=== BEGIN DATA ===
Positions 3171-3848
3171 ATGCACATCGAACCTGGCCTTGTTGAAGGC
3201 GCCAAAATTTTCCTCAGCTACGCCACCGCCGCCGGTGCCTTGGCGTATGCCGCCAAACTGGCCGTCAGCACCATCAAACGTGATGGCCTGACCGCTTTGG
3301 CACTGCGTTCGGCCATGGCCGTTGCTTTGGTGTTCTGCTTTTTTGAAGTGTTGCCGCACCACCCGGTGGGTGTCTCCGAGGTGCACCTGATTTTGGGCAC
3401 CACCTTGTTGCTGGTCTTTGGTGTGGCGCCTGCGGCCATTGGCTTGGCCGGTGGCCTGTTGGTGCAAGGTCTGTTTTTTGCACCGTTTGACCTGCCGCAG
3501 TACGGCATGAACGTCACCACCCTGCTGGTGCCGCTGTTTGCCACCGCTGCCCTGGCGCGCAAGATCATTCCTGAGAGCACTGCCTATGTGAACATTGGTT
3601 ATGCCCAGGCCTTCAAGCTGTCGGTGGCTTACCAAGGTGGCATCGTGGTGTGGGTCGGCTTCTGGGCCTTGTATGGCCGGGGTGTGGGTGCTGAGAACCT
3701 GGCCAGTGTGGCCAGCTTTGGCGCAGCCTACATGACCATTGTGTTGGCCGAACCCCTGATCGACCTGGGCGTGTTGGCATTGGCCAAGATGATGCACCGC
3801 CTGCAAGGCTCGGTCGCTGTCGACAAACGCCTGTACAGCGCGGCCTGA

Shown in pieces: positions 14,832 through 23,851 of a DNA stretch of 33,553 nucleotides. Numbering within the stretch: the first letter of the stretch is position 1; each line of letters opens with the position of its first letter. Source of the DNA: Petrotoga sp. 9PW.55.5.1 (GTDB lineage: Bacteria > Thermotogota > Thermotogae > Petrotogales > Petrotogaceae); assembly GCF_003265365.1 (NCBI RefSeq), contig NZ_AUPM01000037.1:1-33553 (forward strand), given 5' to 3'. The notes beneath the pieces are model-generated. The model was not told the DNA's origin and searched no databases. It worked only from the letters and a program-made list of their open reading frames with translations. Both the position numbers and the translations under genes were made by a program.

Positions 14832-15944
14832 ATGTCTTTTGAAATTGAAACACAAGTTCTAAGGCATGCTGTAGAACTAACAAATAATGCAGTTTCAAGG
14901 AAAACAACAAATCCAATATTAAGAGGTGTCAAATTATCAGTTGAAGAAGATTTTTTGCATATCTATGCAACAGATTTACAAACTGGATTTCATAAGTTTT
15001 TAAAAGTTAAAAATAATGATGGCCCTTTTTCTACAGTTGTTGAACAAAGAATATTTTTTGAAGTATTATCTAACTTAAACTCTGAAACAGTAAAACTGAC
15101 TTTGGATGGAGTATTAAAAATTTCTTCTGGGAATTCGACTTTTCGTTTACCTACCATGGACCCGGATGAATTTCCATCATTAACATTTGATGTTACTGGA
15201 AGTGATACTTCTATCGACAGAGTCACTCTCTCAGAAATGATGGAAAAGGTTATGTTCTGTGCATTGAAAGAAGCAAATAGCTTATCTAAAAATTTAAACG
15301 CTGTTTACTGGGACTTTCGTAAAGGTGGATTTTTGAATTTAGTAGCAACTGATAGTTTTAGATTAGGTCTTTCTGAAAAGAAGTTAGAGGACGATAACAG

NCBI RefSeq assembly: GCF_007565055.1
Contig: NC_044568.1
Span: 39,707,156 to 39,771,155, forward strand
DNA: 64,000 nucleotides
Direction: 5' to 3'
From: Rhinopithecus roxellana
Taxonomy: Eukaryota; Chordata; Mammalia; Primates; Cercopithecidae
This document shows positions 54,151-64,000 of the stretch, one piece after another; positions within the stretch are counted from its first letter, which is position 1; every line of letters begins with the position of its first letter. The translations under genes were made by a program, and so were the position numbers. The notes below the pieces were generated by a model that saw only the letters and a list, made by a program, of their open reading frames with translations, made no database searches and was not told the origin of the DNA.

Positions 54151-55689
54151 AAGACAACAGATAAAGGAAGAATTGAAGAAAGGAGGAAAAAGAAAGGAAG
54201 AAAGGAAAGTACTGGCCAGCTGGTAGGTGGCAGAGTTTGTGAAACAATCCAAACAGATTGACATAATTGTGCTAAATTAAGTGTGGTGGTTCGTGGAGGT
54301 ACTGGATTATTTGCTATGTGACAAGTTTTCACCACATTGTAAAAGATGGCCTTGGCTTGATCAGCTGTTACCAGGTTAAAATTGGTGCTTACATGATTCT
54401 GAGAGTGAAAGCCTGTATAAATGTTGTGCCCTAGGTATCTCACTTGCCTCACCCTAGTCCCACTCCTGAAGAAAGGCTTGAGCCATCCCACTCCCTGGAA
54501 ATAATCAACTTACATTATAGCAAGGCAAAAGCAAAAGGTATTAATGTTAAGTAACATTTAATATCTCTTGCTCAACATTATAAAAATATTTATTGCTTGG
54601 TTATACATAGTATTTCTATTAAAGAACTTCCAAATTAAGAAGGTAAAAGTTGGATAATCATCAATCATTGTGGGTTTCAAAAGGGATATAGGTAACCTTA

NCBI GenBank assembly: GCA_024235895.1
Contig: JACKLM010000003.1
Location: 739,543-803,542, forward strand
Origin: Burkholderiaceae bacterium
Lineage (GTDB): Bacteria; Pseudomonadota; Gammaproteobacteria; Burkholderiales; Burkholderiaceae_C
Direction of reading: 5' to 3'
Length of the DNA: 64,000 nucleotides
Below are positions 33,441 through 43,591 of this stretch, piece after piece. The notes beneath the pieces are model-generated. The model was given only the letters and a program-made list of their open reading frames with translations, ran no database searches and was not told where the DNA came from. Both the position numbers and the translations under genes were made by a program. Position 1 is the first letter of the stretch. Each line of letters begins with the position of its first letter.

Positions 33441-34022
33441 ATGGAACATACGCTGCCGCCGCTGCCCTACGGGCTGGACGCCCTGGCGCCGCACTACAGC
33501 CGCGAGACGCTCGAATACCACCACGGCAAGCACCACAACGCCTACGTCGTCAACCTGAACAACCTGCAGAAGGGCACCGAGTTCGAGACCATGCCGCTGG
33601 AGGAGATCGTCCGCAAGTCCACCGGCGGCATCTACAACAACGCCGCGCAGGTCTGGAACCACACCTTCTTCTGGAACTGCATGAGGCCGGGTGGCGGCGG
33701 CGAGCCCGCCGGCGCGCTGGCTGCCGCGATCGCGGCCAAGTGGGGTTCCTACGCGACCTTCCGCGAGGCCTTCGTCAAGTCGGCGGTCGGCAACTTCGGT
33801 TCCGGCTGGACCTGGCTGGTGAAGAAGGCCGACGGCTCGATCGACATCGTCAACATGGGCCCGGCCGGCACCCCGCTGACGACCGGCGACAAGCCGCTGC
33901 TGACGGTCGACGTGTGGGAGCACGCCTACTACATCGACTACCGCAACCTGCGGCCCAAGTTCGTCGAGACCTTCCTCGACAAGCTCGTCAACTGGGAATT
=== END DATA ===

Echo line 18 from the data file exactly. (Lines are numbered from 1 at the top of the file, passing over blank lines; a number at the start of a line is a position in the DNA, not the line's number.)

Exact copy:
NCBI RefSeq assembly: GCF_007565055.1